How to balance power generation and use

In October 2017, Uganda welcomed its second grid-connected solar photovoltaic power plant, the Tororo Solar North Plant, which boosts the country’s electricity generation capacity by 10 MWp.

In December 2016, the 10 MWp Access Uganda Solar Limited Power Plant was commissioned in Soroti district. Presently, Uganda uses a combination of renewable and non-renewable energy resources/technologies for power generation, with the former making the greater supply to the national grid.

The contribution of renewable energy includes hydro – 708.34MW (81%); bagasse co-generation – 46MW (5.3%), and solar – 20MW (2.3%), which adds up to 774.34MW.

The rest of electricity supplied to the grid is derived from thermal (non-renewable energy) at 100MW (11.4%), which brings the total grid installed capacity to 929.6 MW, as of December 2017.

Tororo Solar North Plant

Over the next two to three years, Uganda’s total generation capacity is projected at 1,800MW. Peak demand, on the other hand, is projected at 735MW during the same period.

It is, therefore, critical that stakeholders in the industry address the likely energy consumption deficit so that the benefits of the country generating more than sufficient electricity may not be diminished.

The government and other stakeholders have developed plans to align electricity generation with demand for the attainment of a supply-demand balance.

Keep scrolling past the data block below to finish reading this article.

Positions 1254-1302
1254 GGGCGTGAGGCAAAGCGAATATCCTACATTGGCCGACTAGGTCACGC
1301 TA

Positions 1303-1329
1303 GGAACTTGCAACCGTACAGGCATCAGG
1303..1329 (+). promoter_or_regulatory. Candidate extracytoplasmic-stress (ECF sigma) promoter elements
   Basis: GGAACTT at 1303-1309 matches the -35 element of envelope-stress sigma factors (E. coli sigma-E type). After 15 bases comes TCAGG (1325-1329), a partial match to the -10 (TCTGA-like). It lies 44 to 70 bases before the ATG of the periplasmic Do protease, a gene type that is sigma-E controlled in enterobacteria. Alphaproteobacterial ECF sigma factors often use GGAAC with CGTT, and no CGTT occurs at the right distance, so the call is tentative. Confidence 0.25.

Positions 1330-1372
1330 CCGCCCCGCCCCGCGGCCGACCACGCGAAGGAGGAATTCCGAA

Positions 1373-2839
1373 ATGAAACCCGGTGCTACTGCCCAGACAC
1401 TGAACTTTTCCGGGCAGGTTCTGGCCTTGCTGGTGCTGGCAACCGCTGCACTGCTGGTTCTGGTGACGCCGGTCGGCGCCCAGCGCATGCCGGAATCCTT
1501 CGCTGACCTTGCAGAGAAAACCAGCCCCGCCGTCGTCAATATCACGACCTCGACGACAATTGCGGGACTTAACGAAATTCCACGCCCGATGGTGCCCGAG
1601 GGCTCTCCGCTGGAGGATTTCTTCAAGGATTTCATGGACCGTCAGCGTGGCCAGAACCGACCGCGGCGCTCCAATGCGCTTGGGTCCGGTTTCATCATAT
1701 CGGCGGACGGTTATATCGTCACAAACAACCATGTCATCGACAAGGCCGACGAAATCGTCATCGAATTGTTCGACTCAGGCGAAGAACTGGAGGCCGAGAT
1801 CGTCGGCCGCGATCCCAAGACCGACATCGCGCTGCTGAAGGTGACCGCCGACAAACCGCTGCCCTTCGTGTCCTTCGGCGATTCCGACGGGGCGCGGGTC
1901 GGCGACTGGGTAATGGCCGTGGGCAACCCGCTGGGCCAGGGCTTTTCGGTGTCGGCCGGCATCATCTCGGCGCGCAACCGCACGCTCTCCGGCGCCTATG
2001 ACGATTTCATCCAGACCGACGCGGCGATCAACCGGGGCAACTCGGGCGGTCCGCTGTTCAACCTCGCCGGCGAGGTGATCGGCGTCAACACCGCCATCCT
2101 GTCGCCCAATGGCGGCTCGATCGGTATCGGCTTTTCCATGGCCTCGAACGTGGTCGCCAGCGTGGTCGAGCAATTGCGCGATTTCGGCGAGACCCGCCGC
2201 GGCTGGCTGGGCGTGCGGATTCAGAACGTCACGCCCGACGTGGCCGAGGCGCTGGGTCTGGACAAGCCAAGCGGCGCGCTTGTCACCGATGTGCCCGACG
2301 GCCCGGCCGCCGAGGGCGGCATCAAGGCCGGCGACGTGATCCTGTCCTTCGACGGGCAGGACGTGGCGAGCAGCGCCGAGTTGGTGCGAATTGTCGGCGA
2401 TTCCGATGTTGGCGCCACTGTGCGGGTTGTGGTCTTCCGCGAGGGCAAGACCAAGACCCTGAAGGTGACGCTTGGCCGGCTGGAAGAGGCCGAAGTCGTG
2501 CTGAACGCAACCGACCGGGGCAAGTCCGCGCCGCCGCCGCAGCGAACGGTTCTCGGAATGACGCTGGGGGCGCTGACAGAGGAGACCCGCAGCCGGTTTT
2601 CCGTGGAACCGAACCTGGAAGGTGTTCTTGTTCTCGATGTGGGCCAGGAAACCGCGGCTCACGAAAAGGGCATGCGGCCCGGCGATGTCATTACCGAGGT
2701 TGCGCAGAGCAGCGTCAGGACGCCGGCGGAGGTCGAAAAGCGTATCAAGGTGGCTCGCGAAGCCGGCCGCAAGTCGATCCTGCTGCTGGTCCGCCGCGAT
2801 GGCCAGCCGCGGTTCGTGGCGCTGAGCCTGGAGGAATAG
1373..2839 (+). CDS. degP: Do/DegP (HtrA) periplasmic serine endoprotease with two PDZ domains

The measures to grow the country’s demand for electricity are intended to increase utilisation of power and utilisation of power generation plants at their maximum installed capacity, which would lead to reduction of the electricity tariffs.

The demand-growth measures include the establishment of 25 industrial parks whose industries will consume a significant amount of energy. These include the Osukuru industrial complex in Tororo district which is expected to consume 200MW; and from power trade within the East African region.

Uganda’s electricity export potential currently stands at 690MW, for exports to Burundi, Rwanda, Kenya, Democratic Republic of Congo, and South Sudan. Further, the ministry of Energy and Mineral Development, through the Rural Electrification Agency, will implement free universal electrification, at a projected rate of 300,000 connections per year.

This will translate into 10MW  to 15MW of additional demand from households per year. Growth in demand for electricity is associated with significant investments in the transmission and distribution infrastructure to reinforce and expand the grid for efficient evacuation, transmission and distribution of all electricity generated.

A study by ERA has revealed that funding worth $4,510 million would be required to cater for evacuation of power, expansion of the network, establishment of substations at industrial parks, and reinvestment into the network. The funding is expected to be contributed by both the Government of Uganda and the private sector.

As the country prepares for the commissioning of the large hydropower plants by the end of 2019, a critical consideration for stakeholders in the electricity supply industry should be – how best can we use the available electricity resource to achieve socio-economic transformation?

The author is principal communications officer, Electricity Regulatory Authority.

© 2016 Observer Media Ltd